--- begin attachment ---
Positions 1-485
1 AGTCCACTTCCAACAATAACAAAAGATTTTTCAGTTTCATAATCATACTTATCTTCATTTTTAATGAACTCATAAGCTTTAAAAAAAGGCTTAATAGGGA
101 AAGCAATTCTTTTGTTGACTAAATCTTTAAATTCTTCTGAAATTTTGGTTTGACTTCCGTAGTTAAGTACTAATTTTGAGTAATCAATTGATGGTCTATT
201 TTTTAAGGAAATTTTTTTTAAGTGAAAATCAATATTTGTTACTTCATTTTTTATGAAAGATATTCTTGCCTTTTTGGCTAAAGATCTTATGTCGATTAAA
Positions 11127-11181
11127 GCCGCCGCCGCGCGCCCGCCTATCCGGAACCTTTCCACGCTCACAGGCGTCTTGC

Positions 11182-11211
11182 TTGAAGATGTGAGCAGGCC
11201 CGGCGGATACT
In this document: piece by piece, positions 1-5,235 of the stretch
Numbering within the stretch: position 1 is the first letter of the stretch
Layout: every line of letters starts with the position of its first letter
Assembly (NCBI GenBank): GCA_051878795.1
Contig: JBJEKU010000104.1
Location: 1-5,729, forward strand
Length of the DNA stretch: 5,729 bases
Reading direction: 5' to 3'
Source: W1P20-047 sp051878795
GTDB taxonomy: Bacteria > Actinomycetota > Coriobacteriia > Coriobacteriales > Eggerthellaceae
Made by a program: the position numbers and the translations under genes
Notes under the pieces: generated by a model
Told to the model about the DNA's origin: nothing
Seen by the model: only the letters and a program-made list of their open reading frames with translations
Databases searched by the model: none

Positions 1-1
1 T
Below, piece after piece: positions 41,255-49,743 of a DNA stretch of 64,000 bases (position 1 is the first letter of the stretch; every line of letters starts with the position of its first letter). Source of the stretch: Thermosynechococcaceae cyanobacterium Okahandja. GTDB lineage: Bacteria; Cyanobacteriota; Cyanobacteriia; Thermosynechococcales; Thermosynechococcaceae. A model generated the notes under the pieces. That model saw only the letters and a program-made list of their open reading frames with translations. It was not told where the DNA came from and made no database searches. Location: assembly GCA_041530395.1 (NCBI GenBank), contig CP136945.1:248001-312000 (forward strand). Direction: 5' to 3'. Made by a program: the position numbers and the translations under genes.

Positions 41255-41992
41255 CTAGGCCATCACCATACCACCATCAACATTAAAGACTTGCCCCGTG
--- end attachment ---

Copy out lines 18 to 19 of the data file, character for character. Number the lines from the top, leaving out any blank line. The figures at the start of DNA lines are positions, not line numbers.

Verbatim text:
Source: W1P20-047 sp051878795
GTDB taxonomy: Bacteria > Actinomycetota > Coriobacteriia > Coriobacteriales > Eggerthellaceae